Peer Review & The Scientific Method

One of the cornerstones of environmental man-made global warming theories is the “MBH98 Northern Hemisphere Climate index” study. The basic findings of the Mann, Bradley & Hughes (MBH) study conclude the the 20th century is (by far) the hottest century on record; using known global temperature indicators such as tree rings and ice core samples. These number have been the basis for global temperature models and public environmental policy.

The primary rebuttal to this study is the ” M&M Critique of the MBH98 Northern Hemisphere Climate index.” McKitrick & McIntyre’s (M&M) basic findings are that the algorithms used by MBH98 produce a “hockey stick” shaped pattern (a pattern showing the 1900′s as the hottest century ever) in 99% of cases… even when the feed data was random noise! This would point to a statistical failure (or outright bias) on the part of the MBH98 algorithms. Using the same base data (i.e. the tree rings, ice core samples, etc..) against their own statistical analysis package, the M&M team gets a very different result. Their results conclude that the hottest century on record is the 15th century, not the 20th.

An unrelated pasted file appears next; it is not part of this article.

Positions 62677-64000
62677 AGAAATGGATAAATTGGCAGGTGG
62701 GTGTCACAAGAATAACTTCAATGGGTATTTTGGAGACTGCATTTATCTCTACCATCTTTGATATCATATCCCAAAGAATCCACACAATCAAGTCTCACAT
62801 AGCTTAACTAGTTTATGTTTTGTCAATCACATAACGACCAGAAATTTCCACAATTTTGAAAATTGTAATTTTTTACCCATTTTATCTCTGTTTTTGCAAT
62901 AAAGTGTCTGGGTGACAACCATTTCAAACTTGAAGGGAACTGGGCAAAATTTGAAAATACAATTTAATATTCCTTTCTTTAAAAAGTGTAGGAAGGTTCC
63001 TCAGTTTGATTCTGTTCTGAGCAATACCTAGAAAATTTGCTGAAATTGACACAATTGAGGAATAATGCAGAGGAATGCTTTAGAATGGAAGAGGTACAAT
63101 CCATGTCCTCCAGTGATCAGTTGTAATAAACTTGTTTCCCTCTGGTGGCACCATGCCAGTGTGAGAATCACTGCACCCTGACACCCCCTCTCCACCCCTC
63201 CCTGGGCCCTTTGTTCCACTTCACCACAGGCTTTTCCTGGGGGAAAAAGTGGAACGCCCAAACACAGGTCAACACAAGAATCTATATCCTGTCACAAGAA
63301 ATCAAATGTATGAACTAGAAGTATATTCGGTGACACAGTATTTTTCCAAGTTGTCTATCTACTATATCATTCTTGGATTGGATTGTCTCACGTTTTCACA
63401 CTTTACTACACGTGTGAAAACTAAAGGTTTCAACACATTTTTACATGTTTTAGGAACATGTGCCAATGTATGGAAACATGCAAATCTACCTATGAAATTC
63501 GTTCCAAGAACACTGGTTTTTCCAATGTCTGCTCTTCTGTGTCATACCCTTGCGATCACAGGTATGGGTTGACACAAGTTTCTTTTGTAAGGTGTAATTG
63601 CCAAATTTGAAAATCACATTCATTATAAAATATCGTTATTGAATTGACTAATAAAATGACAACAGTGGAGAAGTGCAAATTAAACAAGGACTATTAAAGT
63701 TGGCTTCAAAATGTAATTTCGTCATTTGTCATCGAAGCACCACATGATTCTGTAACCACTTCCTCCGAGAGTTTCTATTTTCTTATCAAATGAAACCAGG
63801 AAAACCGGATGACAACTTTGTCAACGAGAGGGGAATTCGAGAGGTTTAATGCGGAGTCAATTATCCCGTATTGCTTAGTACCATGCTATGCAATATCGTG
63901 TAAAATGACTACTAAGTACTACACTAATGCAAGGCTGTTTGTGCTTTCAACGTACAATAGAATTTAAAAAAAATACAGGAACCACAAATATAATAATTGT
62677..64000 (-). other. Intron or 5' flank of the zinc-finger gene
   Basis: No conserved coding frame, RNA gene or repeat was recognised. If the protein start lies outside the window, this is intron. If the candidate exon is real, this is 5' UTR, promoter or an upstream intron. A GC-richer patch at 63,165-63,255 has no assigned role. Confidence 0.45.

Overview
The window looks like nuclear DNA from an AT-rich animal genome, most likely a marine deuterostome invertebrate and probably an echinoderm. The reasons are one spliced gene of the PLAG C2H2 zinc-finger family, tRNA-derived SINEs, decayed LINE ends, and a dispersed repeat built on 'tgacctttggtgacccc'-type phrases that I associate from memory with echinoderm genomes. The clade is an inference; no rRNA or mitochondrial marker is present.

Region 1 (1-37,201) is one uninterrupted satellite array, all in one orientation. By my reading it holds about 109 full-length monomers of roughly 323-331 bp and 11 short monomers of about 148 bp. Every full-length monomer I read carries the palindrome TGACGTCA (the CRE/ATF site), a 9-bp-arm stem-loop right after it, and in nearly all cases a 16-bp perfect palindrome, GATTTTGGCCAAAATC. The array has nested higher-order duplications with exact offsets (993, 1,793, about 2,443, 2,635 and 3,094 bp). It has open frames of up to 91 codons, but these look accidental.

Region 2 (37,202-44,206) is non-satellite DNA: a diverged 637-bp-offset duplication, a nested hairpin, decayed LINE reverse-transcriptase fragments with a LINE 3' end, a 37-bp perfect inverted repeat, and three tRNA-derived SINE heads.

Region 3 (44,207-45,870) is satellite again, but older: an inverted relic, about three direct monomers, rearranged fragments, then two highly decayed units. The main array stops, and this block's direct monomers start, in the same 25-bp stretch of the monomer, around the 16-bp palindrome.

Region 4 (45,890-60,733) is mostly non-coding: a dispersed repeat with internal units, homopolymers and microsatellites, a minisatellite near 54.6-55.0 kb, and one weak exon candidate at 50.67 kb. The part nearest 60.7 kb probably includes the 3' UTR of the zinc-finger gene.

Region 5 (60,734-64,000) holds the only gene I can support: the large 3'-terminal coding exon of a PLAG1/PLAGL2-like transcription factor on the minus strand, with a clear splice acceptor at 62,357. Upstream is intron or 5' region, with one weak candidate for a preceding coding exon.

The debate has gone on for a number of years with strong opinions and heavy politics on both sides. Well things have taken a fairly significant turn recently. The M&M team has decided to open source their analysis and algorithm data. This provides for the much higher level of peer review. In addition, they use the well know (and well respected) R Statistics Package as the basis for their calculations suite. MBH has described their process but refused to open the entire algorithm suite (some select sources have been made available) to full peer review. While a number of third party studies have duplicated the MBH results, in each case the MBH algorithms (in closed source form) where used to produce the results. This leads to some serious questioning of the MBH methodology and therefore the validity of their results.